What's a singular model in economics? I've tried google, but I didn't find a definition...
In an article by Ingram et al (1994), they state:
This linear model is singular because it predicts that the current value of consumption is an exact(non-stochastic) function of current output and lagged consumption.
Also, the paper says that any model (RBC and extensions) with a number of shocks smaller than the number of observable endogenous variables, has this particular behaviour. So, the models are not 'singular' as a dictionary definition.
From this I get that any stochastic model, which determines some observable endogenous variable to follown a non-stochastic path, then I can call it singular. Is this correct?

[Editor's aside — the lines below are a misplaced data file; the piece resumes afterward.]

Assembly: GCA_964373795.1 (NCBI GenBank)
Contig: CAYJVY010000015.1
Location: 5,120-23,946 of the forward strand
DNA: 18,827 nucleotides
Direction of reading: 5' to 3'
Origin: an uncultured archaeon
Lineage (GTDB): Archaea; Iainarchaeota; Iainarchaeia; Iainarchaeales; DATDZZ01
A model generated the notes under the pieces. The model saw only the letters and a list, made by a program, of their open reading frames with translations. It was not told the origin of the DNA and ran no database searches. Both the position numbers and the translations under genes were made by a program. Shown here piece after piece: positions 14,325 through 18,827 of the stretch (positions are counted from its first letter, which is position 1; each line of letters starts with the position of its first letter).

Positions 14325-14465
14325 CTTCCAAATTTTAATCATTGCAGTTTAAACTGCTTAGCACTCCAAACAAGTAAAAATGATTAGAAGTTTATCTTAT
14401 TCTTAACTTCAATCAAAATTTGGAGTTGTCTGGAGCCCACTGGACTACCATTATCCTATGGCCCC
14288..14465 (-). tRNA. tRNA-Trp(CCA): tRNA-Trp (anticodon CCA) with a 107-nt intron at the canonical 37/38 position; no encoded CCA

Also, does this definition have any relation to bifurcation? In ODE we have a 'bifurcation' of solutions, when
$\dot x = F(x,\mu)$, and at $\mu=\mu^*$, $DF(x,\mu^*)$ is singular, but non-singular at every other value of $\mu$. The equilibrium will depend continuously on $\mu$ and 'after' stability is lost, new stable equilibria will appear. (this lacks mathematical precision, but I think it suits the purpose of stating the intuition of bifurcation)
Any help would be appreciated.